By Justin Joseph | [email protected]
On Thursday the New York Police Department hosted its annual Queens South Wheelchair Basketball game at Law Enforcement High School.
At the event, the NYPD faced off against the Disabled American Veterans in a basketball game to bring awareness to those who live their daily lives being in a wheelchair and to raise funds for the team to compete in upcoming national basketball tournaments.
“ Its very humbling, to see these men out here going through the difficulty that they are going through, yet having a good time,” said Sergeant James Clarke, who ran the event. “They make us appreciate life a lot more.”
Clarke got the idea from one of the clergy women who started it back in the 1990’s. When Clarke heard about the idea, he thought it would be good to put into place in the Queens area for its eight precincts. So, starting in 2017 they began to host the events, but it got put on pause due to covid. They NYPD didn’t want to put anyone at risk due to the aggressive new virus, so this was the first year they held the event since pre-covid.
Jose Mendez serves as the coach of the disabled team, who are loosely affiliated with the Brooklyn Nets and compete in Division III of the National Wheelchair Basketball Association (NWBA.) It’s his third year serving as the coach and is the second time his team has come to compete at the event.
“It’s a lot of fun for the team and also brings awareness that it’s hard to push a chair, it’s not that easy, “Mendez said.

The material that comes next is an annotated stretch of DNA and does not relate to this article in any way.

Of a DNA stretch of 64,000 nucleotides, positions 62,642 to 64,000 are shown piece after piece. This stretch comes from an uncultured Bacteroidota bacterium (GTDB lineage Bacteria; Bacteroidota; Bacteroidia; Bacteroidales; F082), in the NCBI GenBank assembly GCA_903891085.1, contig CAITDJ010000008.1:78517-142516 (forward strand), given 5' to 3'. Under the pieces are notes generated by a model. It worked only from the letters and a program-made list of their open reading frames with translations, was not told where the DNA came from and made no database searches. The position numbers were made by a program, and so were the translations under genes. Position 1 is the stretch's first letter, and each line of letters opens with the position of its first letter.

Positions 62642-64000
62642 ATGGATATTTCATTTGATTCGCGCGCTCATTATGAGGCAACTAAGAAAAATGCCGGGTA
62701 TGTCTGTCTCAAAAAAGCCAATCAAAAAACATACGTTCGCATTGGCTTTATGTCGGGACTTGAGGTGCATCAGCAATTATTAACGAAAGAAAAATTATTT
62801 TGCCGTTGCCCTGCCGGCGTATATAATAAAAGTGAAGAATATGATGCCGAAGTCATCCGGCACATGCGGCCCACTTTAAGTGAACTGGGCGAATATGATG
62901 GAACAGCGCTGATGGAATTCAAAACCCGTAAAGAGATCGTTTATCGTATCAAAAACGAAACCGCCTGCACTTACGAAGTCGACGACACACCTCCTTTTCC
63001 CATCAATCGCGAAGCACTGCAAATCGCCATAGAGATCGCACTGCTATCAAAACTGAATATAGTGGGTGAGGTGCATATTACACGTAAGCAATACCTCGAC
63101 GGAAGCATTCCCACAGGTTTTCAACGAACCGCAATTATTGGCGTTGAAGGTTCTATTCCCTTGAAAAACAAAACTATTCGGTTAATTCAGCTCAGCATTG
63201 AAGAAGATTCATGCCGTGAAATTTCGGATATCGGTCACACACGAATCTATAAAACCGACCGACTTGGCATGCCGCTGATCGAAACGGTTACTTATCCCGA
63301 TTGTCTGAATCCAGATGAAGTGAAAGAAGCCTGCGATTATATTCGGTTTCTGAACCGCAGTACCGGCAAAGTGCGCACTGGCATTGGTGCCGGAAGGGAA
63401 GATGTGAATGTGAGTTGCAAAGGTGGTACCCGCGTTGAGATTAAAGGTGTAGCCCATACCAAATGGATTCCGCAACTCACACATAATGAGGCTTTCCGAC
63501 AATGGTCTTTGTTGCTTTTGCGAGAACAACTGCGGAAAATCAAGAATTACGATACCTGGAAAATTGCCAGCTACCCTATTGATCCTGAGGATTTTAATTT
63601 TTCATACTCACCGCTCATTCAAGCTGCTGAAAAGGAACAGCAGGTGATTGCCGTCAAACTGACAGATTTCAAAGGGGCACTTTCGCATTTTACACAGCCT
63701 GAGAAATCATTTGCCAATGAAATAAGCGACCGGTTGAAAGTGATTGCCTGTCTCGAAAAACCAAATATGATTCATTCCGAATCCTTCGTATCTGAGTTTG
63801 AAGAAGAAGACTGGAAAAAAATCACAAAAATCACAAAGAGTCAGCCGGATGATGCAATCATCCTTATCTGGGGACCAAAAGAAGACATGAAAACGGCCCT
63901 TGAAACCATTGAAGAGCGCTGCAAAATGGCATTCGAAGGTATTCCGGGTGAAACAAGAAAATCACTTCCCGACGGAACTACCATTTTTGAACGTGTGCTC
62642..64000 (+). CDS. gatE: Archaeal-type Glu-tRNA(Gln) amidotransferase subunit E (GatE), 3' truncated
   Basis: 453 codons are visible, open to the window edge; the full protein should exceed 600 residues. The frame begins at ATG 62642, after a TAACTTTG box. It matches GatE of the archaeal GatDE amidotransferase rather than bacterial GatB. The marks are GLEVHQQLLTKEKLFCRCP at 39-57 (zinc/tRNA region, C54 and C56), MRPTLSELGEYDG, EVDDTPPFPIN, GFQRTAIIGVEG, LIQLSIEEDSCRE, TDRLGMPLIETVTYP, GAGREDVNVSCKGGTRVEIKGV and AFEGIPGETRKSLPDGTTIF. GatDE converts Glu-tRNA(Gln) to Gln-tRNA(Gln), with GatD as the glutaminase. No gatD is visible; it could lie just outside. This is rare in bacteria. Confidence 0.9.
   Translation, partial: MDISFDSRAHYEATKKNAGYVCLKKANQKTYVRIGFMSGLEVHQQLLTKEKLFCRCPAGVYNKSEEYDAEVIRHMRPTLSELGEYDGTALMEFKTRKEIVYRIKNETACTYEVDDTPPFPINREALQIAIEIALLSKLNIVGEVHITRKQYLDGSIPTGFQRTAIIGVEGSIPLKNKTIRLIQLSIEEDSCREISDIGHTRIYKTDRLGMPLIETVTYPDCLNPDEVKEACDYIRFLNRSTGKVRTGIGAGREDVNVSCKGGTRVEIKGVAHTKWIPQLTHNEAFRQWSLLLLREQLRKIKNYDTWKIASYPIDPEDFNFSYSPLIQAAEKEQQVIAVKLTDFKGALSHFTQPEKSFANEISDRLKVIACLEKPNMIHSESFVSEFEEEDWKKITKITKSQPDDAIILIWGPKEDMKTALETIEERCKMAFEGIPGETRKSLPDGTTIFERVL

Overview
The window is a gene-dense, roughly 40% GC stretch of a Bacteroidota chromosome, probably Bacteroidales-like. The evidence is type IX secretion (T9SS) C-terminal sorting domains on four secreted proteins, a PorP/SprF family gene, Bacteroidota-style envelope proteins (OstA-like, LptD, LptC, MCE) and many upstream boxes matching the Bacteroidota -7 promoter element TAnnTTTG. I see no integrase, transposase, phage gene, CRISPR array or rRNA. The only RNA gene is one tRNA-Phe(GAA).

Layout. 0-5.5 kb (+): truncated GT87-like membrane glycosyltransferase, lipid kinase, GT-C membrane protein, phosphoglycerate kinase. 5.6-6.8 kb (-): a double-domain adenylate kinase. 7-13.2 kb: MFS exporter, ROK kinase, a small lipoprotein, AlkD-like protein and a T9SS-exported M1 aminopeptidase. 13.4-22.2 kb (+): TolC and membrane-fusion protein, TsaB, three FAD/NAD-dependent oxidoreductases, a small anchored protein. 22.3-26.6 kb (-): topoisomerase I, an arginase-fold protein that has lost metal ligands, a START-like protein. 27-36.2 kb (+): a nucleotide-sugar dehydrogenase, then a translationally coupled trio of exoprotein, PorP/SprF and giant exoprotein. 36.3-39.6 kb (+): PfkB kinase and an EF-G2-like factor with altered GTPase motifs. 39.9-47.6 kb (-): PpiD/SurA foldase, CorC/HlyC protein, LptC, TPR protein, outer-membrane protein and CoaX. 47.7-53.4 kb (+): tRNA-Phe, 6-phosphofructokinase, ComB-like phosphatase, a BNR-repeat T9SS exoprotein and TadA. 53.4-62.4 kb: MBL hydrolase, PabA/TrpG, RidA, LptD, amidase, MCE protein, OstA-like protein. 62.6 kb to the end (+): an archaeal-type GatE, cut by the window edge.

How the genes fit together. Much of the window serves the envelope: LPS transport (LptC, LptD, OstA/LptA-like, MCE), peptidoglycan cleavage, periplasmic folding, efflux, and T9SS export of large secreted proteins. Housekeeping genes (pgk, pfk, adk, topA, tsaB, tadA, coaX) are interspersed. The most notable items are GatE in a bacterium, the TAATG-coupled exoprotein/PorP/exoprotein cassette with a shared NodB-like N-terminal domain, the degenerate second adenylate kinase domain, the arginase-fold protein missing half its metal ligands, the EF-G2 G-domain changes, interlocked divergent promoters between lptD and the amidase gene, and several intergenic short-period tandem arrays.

“It’s important that we do this with the police department and anybody else who needs an awareness on how it is to be in a wheelchair, that’s why we bring the chairs so they can see what it feels like.”
The team has a tournament coming up in Washington D.C in March and are using that to prepare for nationals which take place in April. The funding for this event will help them with their upcoming trips to the tournament. During the event they announced that they received donations from the Wheelchair Sports Federation, who helps them with the chairs and uniforms. They also received donations for the Ney York Yankees and the MLB.
The event had a great turnout, with the Nets taking a 56-15 lead into the intermission. Coming out of the break, to showcase their talent, they reversed each teams score with the Nets now having to claw out of the huge deficit. They ended up coming all the way back to win the game 78-62, but of course, nobody was really keeping score. Everyone was having fun supporting a great cause.
“The police officers realize how fortunate we are,” Clarke said. “We struggle during the game and have a hard time but at the end of the game but we can get out of the wheelchairs, they can’t. It teaches us to be thankful for what we have and think of those who are a little less fortunate.”